Macromolecular Assembly

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CHAPTER 5 Macromolecular Assembly

The discovery that dissociated parts of viruses can reassemble in a test tube led to the concept of self-assembly, one of the central principles in biology. In vitro analysis of true self-assembly from purified components of viruses, bacterial flagella, ribosomes, and cytoskeletal filaments has revealed the general properties of these processes. For example, large biological structures, such as the mitotic spindle (Fig. 5-1), are constructed from molecules that assemble by defined pathways without the aid of templates. Even large cellular components, such as chromosomes, nuclear pores, transcription initiation complexes, vesicle fusion machinery, and intercellular junctions, assemble by the same strategy. The properties of the constituents determine the assembly mechanism and architecture of the final structure. Weak but highly specific noncovalent interactions hold together the building blocks, which include proteins, nucleic acids, and lipids.

The ability of subunit molecules to assemble spontaneously into the complicated structures required for cellular function greatly increases the power of the information stored in the genome. The primary structure of a protein or nucleic acid specifies not only the folding of the individual protein or nucleic acid subunit but also the bonds that it can make in a larger assembly.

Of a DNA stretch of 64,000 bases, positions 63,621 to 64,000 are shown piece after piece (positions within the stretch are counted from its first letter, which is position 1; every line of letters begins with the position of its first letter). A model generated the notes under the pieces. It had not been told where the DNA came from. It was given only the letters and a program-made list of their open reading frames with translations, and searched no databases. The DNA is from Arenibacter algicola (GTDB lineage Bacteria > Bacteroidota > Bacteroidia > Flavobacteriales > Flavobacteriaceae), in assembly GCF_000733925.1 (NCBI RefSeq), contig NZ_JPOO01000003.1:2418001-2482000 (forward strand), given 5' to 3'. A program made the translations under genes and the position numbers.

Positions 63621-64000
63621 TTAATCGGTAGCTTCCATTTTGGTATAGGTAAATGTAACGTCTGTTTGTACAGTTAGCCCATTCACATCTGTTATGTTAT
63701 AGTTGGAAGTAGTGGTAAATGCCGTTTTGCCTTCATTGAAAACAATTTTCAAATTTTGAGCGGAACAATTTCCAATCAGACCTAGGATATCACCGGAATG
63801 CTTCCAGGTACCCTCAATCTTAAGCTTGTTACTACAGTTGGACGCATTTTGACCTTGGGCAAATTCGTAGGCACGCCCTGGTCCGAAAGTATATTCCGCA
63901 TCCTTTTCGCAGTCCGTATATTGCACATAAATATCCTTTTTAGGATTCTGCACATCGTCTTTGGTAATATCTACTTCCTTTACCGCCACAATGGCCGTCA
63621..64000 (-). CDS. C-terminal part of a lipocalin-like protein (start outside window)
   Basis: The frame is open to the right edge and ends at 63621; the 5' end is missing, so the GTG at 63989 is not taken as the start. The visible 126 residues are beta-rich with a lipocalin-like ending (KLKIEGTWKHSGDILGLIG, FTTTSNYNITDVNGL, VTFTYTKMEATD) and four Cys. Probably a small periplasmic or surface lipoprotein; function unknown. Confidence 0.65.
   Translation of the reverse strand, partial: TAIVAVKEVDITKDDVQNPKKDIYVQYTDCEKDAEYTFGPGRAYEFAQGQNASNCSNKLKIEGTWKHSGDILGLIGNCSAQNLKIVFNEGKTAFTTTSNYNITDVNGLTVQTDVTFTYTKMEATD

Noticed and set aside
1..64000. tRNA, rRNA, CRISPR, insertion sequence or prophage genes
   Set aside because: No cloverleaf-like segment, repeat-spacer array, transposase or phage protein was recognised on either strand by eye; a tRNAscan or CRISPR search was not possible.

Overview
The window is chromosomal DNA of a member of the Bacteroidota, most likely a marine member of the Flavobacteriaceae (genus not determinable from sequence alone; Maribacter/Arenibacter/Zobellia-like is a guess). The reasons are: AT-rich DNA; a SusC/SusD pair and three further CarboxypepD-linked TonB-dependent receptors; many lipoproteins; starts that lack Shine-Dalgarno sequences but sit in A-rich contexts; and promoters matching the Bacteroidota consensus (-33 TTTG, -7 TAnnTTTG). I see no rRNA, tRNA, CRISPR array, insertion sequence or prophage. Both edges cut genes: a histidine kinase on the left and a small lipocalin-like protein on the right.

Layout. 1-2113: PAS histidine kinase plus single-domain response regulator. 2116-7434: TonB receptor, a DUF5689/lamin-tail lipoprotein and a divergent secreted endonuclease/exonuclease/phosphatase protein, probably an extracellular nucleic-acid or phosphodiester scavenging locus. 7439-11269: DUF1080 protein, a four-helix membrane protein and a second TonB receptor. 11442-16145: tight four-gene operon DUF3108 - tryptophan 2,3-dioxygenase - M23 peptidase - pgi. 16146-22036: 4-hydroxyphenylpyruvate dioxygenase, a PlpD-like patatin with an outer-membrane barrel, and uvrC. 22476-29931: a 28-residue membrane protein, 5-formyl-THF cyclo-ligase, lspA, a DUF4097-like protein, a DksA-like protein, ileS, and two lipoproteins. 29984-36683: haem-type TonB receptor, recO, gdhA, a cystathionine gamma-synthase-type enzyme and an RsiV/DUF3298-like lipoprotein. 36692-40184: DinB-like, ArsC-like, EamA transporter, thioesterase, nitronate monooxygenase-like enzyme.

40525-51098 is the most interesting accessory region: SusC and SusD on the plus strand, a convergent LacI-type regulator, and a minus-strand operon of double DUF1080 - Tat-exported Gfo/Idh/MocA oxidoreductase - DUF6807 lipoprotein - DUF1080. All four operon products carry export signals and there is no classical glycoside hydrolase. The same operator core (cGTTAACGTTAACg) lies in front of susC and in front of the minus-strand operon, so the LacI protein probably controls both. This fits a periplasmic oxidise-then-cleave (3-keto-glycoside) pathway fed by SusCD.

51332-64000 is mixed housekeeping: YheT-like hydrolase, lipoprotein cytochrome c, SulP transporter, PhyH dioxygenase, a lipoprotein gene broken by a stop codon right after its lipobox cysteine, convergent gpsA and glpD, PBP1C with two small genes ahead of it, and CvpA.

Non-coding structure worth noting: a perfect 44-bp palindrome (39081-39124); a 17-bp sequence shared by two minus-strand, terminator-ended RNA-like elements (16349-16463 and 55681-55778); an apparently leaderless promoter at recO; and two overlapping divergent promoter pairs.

Assembly of macromolecular structures differs fundamentally from the template-specified, enzymatic mechanisms with which cells replicate genes (see Chapter 42) and translate genes into RNAs and proteins (see Chapters 15 and 17). Macromolecular assembly does not require templates and rarely involves enzymatic formation or dissolution of covalent bonds. When enzymatic processing occurs during the assembly of some viruses (see Example 7 later in the chapter, in the section titled “Regulation by Accessory Proteins”), collagen (see Fig. 29-6), and elastin (see Fig. 29-11), it usually precludes reassembly of the dissociated parts.